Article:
Political familiarity vs. journalism background: insights from three Israeli prime ministers on social media

Research output: Contribution to journalArticlepeer-review

Abstract

Purpose: To explore a potential relationship between politicians’ media background and social media success through an analysis of content and engagement strategies adopted by three consecutive Israeli prime ministers on their official Facebook pages. Design/methodology/approach: A detailed comparative content analysis of a total of 1,242 posts published by three Israeli prime ministers – Benjamin Netanyahu, Yair Lapid and Naftali Bennett – on the same official Facebook account, “the Prime Minister of Israel,” during their respective terms. Metrics like engagement rates, content distribution and media type utilization were considered. Findings: All analyzed prime ministers exhibited consistent messaging strategies, suggesting a standardized approach to digital political communication. However, we found no correlation between a politician’s media background and their success on social media. Instead, decisive determinants of engagement outcomes were factors like longstanding political exposure and familiarity. Practical implications: The observed uniformity in leaders’ messaging strategies indicates a prevalent standardized approach in digital political communication, revealing potential avenues for innovation and diversification. Originality/value: This research challenges the prevailing notion that background in media inherently benefits digital political engagement, emphasizing the significance of political experience. The results provide new insights into the evolving landscape of political communication. Using signaling theory to evaluate how digital content reveals leaders’ intentions and credibility, our findings provide new insights into political communication in the digital era.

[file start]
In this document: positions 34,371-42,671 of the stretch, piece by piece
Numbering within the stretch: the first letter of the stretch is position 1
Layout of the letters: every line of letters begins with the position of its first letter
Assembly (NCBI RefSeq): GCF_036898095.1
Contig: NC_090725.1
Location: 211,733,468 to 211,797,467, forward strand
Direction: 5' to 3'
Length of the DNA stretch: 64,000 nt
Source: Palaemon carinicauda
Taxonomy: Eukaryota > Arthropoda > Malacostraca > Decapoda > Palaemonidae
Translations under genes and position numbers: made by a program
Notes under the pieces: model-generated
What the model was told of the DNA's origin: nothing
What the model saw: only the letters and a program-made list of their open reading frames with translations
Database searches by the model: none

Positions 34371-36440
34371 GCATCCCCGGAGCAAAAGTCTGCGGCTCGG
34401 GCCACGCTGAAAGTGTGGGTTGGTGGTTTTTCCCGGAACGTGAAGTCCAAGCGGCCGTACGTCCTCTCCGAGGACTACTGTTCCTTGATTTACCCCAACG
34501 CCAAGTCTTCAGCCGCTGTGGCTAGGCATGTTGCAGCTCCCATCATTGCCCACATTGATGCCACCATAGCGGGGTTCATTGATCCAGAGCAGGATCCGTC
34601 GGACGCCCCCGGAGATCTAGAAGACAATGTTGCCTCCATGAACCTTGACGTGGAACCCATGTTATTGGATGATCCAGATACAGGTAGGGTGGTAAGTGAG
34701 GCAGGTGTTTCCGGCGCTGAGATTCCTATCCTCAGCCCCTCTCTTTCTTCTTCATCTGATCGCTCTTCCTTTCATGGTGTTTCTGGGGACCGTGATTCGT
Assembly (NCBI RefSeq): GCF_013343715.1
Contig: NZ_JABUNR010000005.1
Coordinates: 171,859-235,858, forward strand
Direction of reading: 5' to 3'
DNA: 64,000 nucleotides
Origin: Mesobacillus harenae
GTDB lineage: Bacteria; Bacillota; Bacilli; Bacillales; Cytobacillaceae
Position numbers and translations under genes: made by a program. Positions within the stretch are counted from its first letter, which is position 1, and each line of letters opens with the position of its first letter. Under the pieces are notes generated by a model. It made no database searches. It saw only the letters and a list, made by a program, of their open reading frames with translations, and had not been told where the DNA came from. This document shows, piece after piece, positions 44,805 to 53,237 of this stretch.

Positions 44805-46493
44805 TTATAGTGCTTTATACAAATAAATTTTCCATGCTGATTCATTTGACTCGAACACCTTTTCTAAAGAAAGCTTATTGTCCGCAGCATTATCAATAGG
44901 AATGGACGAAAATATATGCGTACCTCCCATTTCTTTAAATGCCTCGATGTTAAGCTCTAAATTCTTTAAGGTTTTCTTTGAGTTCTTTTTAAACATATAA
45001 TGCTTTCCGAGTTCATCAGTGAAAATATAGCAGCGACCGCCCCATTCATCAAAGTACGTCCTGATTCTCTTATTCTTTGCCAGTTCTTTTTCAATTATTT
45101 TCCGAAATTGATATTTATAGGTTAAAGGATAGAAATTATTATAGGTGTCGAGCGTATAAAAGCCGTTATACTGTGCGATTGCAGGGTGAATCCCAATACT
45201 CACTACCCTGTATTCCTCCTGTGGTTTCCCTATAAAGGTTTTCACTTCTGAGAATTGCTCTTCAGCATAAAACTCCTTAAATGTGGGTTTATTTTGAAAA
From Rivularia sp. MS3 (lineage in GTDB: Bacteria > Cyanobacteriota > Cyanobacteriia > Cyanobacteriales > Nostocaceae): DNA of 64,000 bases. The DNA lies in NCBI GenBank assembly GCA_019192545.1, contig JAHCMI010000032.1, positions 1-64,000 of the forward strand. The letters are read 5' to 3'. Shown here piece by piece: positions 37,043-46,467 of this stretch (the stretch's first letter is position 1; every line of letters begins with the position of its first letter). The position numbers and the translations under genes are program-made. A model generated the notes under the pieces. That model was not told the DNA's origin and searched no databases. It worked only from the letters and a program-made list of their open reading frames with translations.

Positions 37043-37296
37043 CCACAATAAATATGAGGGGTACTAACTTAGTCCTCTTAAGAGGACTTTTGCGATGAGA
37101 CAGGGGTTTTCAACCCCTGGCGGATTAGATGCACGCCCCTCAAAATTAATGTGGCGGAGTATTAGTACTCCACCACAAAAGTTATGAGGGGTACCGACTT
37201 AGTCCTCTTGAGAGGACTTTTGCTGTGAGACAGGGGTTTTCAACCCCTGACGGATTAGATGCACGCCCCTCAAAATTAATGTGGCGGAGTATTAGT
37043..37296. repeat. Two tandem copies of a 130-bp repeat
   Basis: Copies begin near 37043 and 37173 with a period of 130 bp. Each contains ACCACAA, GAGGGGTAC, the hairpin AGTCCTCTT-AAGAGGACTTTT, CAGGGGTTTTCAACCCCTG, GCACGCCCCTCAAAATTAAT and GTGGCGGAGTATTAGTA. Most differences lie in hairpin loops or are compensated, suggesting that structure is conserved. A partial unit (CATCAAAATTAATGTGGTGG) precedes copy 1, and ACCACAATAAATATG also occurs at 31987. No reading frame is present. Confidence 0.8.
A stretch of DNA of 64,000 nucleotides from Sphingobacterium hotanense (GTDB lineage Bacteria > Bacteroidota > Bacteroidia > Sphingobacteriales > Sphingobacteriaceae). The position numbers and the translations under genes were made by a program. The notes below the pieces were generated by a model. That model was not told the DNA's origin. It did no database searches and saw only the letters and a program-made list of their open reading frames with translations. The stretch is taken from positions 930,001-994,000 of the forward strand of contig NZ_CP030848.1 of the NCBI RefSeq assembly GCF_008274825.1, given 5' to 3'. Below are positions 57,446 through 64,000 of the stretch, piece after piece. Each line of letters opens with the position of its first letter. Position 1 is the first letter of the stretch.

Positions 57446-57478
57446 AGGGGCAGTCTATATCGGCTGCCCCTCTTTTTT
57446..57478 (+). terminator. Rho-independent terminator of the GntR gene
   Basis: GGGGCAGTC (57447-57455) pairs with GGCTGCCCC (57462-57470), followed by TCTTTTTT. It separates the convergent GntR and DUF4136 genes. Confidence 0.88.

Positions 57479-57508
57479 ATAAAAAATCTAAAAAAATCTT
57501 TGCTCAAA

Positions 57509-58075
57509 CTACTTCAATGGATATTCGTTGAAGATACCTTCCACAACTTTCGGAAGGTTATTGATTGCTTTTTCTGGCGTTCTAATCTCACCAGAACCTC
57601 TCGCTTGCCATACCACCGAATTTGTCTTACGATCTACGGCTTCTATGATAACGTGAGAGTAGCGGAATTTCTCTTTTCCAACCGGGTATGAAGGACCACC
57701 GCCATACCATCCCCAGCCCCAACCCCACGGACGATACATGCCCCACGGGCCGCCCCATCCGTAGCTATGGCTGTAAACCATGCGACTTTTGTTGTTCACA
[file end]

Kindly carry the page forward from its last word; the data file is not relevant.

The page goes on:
Original languageEnglish
JournalOnline Information Review
DOIs
StateAccepted/In press - 2024

Keywords

  • Elections
  • Facebook
  • Online campaigns
  • Political identity
  • Social media

All Science Journal Classification (ASJC) codes

  • Information Systems
  • Computer Science Applications
  • Library and Information Sciences

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